By installing the solar boiler 222 below the treatment chamber 223, in such a way that the outlet of this boiler is located at least 2 m below the header 232, feeding the evaporation elements 224 a,b,c with hot water to be spread, a circulation, induced by the thermosiphon effect, of the hot water produced by the boiler is spontaneously established in the closed circuit formed in the distillation plant. The final mean velocity of this circulation is about 15 cm/s in the thermally insulated lines 235 and 252 and a few mm/s in the cells of the heat exchange elements. This velocity is regulated by a manually controlled valve 264 installed at the coldest point of the plant, namely at the start of the header 244 which feeds the bottom connection tubes 246 a,b of the condensation elements 226 a,b with cold water produced by the chiller 242.
  • [0101]
    The accumulation-type solar boiler 222 comprises an elongate reservoir 266 made of relatively thick (0.15 mm for example) black polyethylene measuring 40 cm in width, 30 cm in height and 3 m in length, which contains about 300 liters of water, i.e. roughly ten times the volume of water contained in the cells of the heat exchange elements 224-226. The reservoir 266 is, on the one hand, installed on an insulating platform 268 and, on the other hand, beneath a transparent covering 270, made of polyethylene treated so as to trap the infrared radiation, said covering being mounted in a sealed manner on transparent insulating rigid end plates 272 a,b fastened to the platform 268. This platform 268 and reservoir 266 are oriented according to the latitude of the site in which the plant 220 is installed and are slightly inclined.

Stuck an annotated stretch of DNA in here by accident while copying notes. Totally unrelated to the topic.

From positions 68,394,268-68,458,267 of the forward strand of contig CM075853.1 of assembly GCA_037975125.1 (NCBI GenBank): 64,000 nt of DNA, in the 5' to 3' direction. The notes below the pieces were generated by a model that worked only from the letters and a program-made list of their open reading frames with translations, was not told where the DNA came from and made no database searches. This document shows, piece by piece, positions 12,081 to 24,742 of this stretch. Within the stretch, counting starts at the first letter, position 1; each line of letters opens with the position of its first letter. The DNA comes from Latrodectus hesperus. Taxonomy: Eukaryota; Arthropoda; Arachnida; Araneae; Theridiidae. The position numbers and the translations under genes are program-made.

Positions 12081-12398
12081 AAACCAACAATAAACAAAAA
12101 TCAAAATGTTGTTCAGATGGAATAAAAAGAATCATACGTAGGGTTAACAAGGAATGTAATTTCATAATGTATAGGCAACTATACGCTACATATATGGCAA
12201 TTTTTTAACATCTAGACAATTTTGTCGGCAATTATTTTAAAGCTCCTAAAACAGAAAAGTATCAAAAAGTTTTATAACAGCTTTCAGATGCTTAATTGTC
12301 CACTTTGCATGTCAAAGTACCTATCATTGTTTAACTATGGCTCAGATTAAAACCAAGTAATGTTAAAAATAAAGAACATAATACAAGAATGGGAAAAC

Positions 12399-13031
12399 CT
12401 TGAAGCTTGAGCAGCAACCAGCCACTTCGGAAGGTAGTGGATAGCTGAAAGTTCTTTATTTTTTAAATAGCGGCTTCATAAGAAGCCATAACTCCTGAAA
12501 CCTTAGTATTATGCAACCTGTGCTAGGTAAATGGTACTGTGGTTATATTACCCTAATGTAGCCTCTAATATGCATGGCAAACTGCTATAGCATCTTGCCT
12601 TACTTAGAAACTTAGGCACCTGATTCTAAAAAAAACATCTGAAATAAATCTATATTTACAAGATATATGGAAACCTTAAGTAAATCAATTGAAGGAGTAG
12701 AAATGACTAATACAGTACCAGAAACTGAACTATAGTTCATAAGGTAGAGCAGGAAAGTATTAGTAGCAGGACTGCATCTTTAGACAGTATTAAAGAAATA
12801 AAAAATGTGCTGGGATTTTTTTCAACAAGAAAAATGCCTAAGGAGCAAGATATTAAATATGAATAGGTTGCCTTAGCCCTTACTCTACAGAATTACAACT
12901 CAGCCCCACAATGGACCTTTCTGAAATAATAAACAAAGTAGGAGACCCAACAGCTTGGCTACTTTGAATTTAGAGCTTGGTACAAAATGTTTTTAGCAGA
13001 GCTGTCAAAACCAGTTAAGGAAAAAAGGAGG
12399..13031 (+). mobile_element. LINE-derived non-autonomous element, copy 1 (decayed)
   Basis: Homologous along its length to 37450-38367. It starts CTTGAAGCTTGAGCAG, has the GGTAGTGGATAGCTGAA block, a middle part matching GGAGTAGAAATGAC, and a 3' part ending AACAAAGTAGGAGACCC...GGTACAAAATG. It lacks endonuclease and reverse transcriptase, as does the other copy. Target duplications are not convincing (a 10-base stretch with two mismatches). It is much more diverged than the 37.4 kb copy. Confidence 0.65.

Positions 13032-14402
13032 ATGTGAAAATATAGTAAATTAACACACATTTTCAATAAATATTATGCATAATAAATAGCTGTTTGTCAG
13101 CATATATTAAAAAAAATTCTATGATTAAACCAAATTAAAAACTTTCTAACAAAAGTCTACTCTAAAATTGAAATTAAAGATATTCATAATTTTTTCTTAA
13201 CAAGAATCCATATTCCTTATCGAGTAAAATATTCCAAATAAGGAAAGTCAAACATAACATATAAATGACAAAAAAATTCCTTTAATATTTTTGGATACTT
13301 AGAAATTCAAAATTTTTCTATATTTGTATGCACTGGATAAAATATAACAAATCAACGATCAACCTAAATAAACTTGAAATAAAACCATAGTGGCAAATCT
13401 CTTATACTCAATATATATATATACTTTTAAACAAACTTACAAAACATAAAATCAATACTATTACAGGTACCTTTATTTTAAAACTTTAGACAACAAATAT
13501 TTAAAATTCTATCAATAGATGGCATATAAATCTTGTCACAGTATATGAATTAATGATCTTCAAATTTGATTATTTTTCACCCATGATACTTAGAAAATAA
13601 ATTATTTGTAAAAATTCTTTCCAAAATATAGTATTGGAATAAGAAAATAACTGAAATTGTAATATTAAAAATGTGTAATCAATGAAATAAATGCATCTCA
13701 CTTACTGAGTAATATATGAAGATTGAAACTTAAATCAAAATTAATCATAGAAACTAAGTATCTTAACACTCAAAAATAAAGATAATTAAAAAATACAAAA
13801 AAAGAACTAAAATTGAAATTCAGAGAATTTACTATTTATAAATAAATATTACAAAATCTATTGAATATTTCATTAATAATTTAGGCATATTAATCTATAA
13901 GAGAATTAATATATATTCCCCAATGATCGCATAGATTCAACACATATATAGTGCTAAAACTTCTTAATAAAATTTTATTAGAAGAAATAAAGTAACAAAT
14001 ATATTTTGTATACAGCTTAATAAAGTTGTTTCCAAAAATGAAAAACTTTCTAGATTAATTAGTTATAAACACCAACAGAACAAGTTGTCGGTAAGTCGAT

• [0102]
    The bottom end of the thermally insulated hot water feed line is connected to a bung 274 fitted to the uppermost end of the reservoir 266. The thermally insulated cooled water return line 252 terminates in a bung 276 fitted to the lowest end of the reservoir 266. Such an accumulation-type solar boiler produces, during six hours of full sunlight during the day, hot water at about 75 C. Thanks to the plant's good thermal insulation, during the night this temperature drops slowly to about 60 C. As regards the temperature of the water returning to the boiler, this remains constantly about 4 to 6 C. below the temperature of the outflowing hot water. The plant 220 operates day and night, but the hourly production of fresh water decreases during the night, at the same time as the temperature of the hot water delivered by the boiler.
  • [0103]